Finance Minister Nhlanhla Nene’s new tax-free savings accounts have been widely welcomed and described as a “no brainer” by the financial services sector. But as Rhodes Tax Professor Matthew Lester argues, that’s a bit like eliciting response from a big Pick Six winner about the benefits of betting on horse racing. Lester, a member of the Davis Committee that’s examining every element of SA’s tax structure, says the new accounts do require thought and are actually not suitable for everyone. – Alec Hogg
By Matthew Lester*
There seems to be more than a bit of interest in the new tax-free savings and investment products that have been rolling out since March 1 2015. Grannies reckon this is the best stuff since they invented boiled sweets. Or the days when we enjoyed tax-free savings through post office accounts.
First off, a health warning! For goodness' sake don’t exceed the R30 000 per annum maximum contribution. You will get stiffed with a nasty ‘fine’ on your tax computation. The maximum contribution limit of R30 000 pa relates to overall contributions to all funds. Not per fund pa.
I’m not joining the happy throng of tax-free investors.. Here’s why.
The new tax-free products provide shelter from income tax on interest, dividend tax and capital gains tax. And, yes, that’s better than a poke in the eye from SARS.
But many investors don’t have an exposure to tax on interest or CGT in any event. Either they are below the tax threshold (R73 650pa) or their annual tax-free interest allowance (R23 800pa under 65 and R34 500pa over 65) or CGT allowance (R30 000pa).
In reality for most South Africans the tax-free products are really only scoring a dividend tax saving. Even if dividend yields are 3% and with dividend tax being 15%, well, it’s something, but it won’t keep you off landing on your kids.
The big thing tax-free investments are missing is the tax deduction on contribution. Taxpayers enjoy that when contributing to retirement funds. It can represent a subsidy on investment of up to 41% of the contribution. I can blow that on smokes and booze, or reinvest it in the retirement fund and ratchet up the capital.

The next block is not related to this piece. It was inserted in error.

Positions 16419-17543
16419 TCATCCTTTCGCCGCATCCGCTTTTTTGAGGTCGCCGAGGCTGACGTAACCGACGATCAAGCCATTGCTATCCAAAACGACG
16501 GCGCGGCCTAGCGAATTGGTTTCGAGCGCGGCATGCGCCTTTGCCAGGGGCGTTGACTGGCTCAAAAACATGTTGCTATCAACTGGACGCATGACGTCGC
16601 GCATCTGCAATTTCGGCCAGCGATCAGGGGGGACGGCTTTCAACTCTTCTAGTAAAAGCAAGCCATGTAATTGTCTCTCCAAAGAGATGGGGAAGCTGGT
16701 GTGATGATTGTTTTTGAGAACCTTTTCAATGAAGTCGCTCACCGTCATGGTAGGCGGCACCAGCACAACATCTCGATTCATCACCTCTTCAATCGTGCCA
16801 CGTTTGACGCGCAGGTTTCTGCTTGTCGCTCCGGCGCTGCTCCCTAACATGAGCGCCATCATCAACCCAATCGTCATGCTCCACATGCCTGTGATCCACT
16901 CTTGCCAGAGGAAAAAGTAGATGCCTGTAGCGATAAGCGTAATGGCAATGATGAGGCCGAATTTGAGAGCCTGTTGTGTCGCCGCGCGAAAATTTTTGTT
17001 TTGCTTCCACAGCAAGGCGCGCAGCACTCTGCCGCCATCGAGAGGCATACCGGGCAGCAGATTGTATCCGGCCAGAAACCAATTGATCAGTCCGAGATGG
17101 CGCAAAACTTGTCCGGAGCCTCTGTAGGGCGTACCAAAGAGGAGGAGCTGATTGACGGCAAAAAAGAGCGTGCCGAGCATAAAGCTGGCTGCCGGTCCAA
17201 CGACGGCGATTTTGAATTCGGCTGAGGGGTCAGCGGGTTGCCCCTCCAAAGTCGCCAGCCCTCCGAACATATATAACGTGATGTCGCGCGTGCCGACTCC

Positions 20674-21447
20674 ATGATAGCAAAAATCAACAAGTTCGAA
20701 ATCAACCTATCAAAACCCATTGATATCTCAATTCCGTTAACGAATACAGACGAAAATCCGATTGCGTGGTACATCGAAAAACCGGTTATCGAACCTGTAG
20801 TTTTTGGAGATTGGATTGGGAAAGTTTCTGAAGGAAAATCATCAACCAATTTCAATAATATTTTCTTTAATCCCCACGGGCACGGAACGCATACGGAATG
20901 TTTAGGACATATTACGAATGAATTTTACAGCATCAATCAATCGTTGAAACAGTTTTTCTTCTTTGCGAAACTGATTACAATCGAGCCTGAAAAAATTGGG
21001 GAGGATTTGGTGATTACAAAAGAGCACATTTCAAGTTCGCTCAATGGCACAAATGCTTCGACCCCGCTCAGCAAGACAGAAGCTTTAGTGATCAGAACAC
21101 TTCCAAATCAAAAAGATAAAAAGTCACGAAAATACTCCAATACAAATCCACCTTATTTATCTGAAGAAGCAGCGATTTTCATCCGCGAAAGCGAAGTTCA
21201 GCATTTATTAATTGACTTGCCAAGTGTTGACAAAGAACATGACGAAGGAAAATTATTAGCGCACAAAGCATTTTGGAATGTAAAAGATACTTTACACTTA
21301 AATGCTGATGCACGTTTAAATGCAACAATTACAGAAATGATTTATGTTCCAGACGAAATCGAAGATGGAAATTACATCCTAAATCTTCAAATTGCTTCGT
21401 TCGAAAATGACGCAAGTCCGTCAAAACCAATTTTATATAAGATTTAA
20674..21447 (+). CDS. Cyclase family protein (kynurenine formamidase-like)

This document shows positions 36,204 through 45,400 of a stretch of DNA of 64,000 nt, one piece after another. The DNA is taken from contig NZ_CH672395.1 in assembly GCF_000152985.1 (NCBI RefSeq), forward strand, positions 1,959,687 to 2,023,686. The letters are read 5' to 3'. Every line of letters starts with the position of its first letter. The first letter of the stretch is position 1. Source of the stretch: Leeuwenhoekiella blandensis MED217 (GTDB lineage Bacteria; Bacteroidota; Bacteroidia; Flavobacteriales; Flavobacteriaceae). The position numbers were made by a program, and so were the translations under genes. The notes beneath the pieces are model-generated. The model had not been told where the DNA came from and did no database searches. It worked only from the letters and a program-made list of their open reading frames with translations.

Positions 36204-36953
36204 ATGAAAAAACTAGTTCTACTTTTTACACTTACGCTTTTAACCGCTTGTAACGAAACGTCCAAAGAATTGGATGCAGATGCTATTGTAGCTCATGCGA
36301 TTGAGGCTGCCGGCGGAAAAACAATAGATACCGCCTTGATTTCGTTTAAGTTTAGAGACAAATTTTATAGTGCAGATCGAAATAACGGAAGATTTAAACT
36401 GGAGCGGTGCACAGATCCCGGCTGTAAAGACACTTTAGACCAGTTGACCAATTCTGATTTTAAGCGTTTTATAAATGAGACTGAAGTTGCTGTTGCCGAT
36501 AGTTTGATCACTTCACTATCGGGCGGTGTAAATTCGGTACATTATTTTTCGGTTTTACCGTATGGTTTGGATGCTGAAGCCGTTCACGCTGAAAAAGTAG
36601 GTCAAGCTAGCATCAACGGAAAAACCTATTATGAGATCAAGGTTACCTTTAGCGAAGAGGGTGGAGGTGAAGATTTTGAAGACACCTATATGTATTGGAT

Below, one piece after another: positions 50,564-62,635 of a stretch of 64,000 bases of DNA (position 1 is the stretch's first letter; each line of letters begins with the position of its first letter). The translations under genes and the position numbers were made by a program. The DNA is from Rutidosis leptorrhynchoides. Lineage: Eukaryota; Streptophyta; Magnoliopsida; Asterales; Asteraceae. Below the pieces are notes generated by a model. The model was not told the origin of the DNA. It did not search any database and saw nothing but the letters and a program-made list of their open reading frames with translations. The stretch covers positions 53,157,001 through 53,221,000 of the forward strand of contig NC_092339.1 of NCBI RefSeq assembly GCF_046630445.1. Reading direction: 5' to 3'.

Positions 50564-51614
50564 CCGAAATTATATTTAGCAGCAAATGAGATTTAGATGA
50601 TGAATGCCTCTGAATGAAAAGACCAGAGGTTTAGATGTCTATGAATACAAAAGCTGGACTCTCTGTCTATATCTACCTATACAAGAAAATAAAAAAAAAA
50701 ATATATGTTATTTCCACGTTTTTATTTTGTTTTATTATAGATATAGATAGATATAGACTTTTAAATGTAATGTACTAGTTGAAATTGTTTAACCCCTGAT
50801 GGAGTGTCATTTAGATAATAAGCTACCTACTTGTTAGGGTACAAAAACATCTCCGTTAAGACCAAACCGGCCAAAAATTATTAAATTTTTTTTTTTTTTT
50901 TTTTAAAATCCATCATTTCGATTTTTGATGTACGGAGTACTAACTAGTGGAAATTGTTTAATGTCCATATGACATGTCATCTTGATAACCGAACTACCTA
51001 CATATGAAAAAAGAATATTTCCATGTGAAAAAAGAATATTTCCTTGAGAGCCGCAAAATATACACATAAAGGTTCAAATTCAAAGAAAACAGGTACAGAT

On a R30 000pa retirement annuity contribution, taxpayers stand to score a benefit of up to R12 400 and tax-free growth thereafter.
Wait for it, there’s more. An investment in a retirement fund escapes estate duty. A tax-free investment doesn’t. Not that many investors have an estate duty exposure in any event.
The arguments to the contrary are
- Retirement fund capital cannot be withdrawn before 55.
- Retirement fund benefits are partially taxable on withdrawal. But most South Africans will never accumulate enough for that to become an unmanageable problem.
- Only one-third of the accumulated capital of a retirement fund can be withdrawn as a cash lump sum. The rest has to be drawn as an annuity.
So, it’s all about horses for courses.
If you’re young and in your prime and you want access to investment to pay off the occasional divorce or send the kids to university before you are 55, then the tax-free products have an appeal.
But please don’t save it all in a cash only product. Interest rates, even tax-free, are just useless in accumulating anything substantial. Regardless of the tax implications.
Remember not to tell your friends and relatives you’re accumulating tax-free savings or you will inherit more Klingons than Commander Spock.
If you’re old and getting grey – the tax deduction on retirement fund contributions is very attractive. And retirement funds enjoy the same tax-free status on capital growth.
And if you’re somewhere in the middle – you can’t be doing too much wrong if you do a little of both.
Perhaps it depends on your outlook on life. If you believe that the biggest events in your life are going to be the day you get married or your kids graduate from university, then tax-free investments may be your thing.
But if you believe that the biggest achievement in life is to retire without landing on your kids, then invest through retirement funds.
* Rhodes University Professor Matthew Lester (52) was educated at St Johns College, Wits and Rhodes universities. He is a chartered accountant who has worked at Deloittes, SARS and BDO Spencer Steward. A member of the Davis Tax Committee investigating the structure of aspects of the RSA tax system, he is based in Grahamstown.